blank [Saint Helena Island Info:Get Married Here]

Get Married Here

…a memorable place

blank [Saint Helena Island Info:Get Married Here]

When marrying, ask yourself this question: Do you believe that you will be able to converse well with this person into your old age? Everything else in marriage is transitory.
Friedrich Nietzsche

If you want an unusual place for your wedding, choose St Helena.

This page is in indexes: Island Detail

Get Married Here [Saint Helena Island Info:Get Married Here]

Below: Change is coming…(but when?)PhotosSome history

Change is coming…(but when?)

While it is already perfectly possible for non-residents to get married on St Helena, at present there are a few restrictions. These are intended to be removed by the Marriage Ordinance 2016 (the first significant revision of this Ordinance since it was first enacted - in 1851!), but Legislative Council{1} is having difficulty passing this Ordinance because it also permits same-sex marriage{2}, to which some religious members object{3}.

So at present, you can only get married in either a Church or in The Castle, and only if you are heterosexual - one man and one woman.

When the Marriage Bill is (eventually) passed you will be able to get married in any place licenced for the purpose - expected to include the island’s more interesting hotels and other historic buildings - and same-sex marriage will be permitted.

The Marriage Bill was debated by Legislative Council{1} on 11th December 2016, but Legislative Council{1} became confused about its responsibilities and the bill was withdrawn. We will publish a new date for the Bill’s debate as soon as we have it.

If you want to get married in St Helena under the current restrictions you should first contact the Tourist Office.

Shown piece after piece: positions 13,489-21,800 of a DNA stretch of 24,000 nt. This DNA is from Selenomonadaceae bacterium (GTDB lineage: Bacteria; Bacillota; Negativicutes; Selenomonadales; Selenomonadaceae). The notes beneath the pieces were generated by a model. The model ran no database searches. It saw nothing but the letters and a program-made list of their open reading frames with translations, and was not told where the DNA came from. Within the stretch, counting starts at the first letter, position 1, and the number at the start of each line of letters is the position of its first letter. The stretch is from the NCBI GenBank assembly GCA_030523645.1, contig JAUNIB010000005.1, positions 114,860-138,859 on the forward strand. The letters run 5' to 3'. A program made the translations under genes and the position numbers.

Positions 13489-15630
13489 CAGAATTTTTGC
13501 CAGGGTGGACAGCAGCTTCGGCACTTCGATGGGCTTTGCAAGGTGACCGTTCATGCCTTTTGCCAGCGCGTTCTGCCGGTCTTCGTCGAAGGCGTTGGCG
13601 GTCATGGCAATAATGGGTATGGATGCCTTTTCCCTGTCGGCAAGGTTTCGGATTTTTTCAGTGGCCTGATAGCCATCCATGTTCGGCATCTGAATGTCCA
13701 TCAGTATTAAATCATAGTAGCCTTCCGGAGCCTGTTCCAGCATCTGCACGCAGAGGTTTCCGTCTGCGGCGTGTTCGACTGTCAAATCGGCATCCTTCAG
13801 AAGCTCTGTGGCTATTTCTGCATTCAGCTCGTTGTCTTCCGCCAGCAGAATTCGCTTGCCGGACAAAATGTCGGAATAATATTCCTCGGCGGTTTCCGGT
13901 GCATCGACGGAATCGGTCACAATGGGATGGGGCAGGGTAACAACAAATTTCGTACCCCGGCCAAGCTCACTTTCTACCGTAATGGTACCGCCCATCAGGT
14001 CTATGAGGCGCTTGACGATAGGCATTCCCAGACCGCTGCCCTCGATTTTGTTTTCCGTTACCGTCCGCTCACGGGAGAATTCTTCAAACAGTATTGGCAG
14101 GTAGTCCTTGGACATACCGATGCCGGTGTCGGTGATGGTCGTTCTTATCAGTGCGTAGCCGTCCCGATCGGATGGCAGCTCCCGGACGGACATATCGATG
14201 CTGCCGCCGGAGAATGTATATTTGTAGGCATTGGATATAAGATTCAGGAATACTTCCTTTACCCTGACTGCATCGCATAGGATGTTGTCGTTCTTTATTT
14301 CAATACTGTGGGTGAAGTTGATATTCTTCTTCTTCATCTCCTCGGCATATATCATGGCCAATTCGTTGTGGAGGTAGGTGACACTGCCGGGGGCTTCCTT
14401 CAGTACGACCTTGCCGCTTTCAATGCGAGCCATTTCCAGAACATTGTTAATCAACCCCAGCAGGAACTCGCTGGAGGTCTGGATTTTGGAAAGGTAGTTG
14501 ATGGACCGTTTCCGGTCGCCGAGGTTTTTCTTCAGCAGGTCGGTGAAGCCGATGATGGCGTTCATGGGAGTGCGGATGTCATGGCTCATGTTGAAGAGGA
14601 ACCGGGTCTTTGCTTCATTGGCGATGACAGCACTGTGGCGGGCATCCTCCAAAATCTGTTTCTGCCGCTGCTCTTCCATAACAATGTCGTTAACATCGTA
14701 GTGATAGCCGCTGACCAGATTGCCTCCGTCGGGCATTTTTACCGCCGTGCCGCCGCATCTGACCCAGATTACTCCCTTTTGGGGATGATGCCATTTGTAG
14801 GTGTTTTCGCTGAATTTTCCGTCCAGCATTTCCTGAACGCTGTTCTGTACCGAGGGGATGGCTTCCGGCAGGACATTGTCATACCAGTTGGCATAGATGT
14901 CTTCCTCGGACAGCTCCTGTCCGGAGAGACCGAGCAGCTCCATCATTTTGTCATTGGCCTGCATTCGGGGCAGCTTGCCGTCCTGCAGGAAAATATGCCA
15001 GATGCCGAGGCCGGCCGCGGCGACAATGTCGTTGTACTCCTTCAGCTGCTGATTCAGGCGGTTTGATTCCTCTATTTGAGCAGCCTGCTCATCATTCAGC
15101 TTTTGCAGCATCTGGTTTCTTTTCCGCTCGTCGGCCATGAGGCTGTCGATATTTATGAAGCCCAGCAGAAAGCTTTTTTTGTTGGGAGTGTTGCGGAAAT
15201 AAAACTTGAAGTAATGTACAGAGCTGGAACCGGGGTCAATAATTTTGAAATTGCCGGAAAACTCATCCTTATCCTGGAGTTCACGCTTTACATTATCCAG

Wedding party in the Charabanc [Saint Helena Island Info:Get Married Here]
Wedding party in the Charabanc{a}


At present, whether you get married in The Castle or a church, the normal place to take the wedding photos is Castle Gardens.

Some history

In 1847 Robert Gray was appointed by the Anglican Church as Bishop of Cape Town, and hence the island’s Anglican Bishop. One of his first actions was to challenge how marriages were arranged here. Up to this point people were married exclusively by the Governor, on payment of a fee. The couple could then hold a service in church if they so wished. Bishop Gray argued that licences were issued indiscriminately and wanted to impose Anglican Church rules on all marriages. This was not acceptable to the Government. The dispute continued until sometime between 1852 and 1857 when it appears a compromise was arrived at; the Church could marry people without the Governor marrying them first, but those seeking marriage outside the church could still seek marriage by the state. This is more-or-less the position today, except that today non-Anglican churches can also marry people.

Official marriage records began in St Helena in 1849. The Church may have kept records before that. If you want to trace old marriages, see our page Family & Friends.

19th Century wedding photo (bride on the right) [Saint Helena Island Info:Get Married Here]
19th Century wedding photo (bride on the right){b}

closinghumourimage [Saint Helena Island Info:Get Married Here]

Laugh at funny weddings humour - LOL [Saint Helena Island Info:Get Married Here]

A reference to the unusual Nicknames encountered on St Helena.


{a} Corker’s Tourist Services

{b} Hilary Maidment, 3rd Great Granddaughter of James Ellick.


{1} Effectively the island’s parliament. More on our Government page.

{2} As required by our Constitution and by various Human Rights Treaties.

{3} The populus is apparently in favour of legalising same-sex marriage, according to a straw-poll conducted in July 2016.


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